The Impact of Technological Change on the Currency Behavior of Households: An Empirical Cross-Section Study

Article excerpt

In recent years, there has been a substantial change in the arrangements by which households can manage their transactions balances. The removal of Regulation Q and the introduction of NOW accounts has changed the attractiveness of holding transactions balances and influenced the relationships between the monetary aggregates and other macroeconomic variables. There has been a simultaneous change in the deployment by banks of over 60,000 automatic teller machines (ATMs) and the acceptance of direct deposit of payroll and other payments to households, especially Social Security payments. These technological developments presumably affect various transactions costs of households in managing their transactions balances. In particular, these developments have important implications for the demand for currency by households. It has been shown that sophisticated corporate cash balance management techniques, making intensive use of technology, have affected the demand for money (Kimball 1980 and Dotsey 1984). There has been little systematic study of the impact on household behavior, however. The purpose of this paper is to analyze the impact of technology on the currency inventory behavior of two large samples of households in the United States. If technology affects transactions costs of obtaining an inventory of currency, then inventory theory would suggest that this should lead to more transactions and lower average inventories of currency, ceteris paribus. This hypothesis is tested in this paper.

In section 1, the model is developed. In section 2, the data source and the empirical findings are discussed. Section 3 the subject is summarized and concluded. Using data from two large surveys in the mid-1980s, the results of this paper indicate that technology has a substantial impact on the behavior of households in holding currency inventories.


The theory of the demand for currency has its roots in the theory of the demand for money first put forth by Baumol (1952) and Tobin (1956). These contributions adapted developments in inventory theory for examining the demand for money. In general, the demand for money was viewed as related to the amount of expenditure to be financed (the scale variable), the cost of a transaction between money and an alternative interest-bearing asset ("bonds"), and the interest return on the alternative asset. The money inventory was directly related to the scale variable, but there were economies of scale, the elasticity of demand being exactly 1/2 in a deterministic model. Higher interest rates raised the opportunity cost of holding money, leading to lower inventories, while higher transactions costs of exchanging money and "bonds" would lead to higher inventories. An explicit model of household money demand was developed by Santomero (1974) in which the traditional definition of "money" was expanded to include both bank deposits and currency. This type model was recently applied to aggregate data by Dotsey (1986, 1988). Most of the empirical studies of the past twenty-five years have utilized time-series aggregate data (Cagan 1958; Hess 1971; Fry 1974; Becker 1975; Lewis and Breen 1975; Garcia and Pak 1976; Boughton and Wicker 1979; and Ochs and Rush 1983). Of course, while aggregate time-series studies are useful, cross-section studies provide a more direct test because they utilize individuals and households as units of observation and thereby avoid the serious problem of aggregation bias.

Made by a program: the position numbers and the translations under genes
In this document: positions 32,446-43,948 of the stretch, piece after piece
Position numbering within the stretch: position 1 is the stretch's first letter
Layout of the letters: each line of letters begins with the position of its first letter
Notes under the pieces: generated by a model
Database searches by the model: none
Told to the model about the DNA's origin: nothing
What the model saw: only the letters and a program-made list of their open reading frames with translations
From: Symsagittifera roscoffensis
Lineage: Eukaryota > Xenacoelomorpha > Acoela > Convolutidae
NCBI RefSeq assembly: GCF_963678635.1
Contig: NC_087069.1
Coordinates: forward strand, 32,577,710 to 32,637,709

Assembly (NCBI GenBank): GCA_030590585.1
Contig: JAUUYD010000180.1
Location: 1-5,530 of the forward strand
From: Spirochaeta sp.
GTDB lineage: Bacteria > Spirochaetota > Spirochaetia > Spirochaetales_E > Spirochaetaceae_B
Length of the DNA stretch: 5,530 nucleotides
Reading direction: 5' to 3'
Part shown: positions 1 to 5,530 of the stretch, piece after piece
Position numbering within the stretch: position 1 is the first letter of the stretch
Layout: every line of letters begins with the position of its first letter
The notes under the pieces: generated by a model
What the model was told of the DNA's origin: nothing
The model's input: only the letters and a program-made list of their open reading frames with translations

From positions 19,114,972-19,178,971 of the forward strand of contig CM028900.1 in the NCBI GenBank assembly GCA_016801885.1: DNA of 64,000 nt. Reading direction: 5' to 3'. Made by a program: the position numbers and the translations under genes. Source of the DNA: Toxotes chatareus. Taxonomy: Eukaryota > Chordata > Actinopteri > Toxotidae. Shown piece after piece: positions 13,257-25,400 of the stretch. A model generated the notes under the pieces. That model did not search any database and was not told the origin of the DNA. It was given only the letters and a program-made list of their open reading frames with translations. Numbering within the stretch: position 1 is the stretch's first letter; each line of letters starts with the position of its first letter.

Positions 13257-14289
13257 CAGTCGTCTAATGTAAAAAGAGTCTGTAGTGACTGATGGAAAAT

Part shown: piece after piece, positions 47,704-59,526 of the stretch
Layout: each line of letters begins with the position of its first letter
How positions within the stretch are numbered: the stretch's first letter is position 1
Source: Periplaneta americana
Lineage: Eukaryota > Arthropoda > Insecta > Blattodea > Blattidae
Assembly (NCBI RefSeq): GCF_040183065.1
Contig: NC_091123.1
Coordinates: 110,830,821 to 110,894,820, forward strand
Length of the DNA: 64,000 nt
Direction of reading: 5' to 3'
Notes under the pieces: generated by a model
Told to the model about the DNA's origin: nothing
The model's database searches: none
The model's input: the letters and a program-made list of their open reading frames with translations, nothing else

In this paper, the household is viewed as making a hierarchy of decisions. First is the choice between consumption and saving, and we take this choice as given. Next, the household chooses between different payment media in making purchases. The choice among paying by check, currency, or with a credit card is determined by relative costs and benefits, including such considerations as the time spent in conducting the transaction, the risk involved in carrying the different payment media, the need for a payment record, and the desirability of deferred payment. …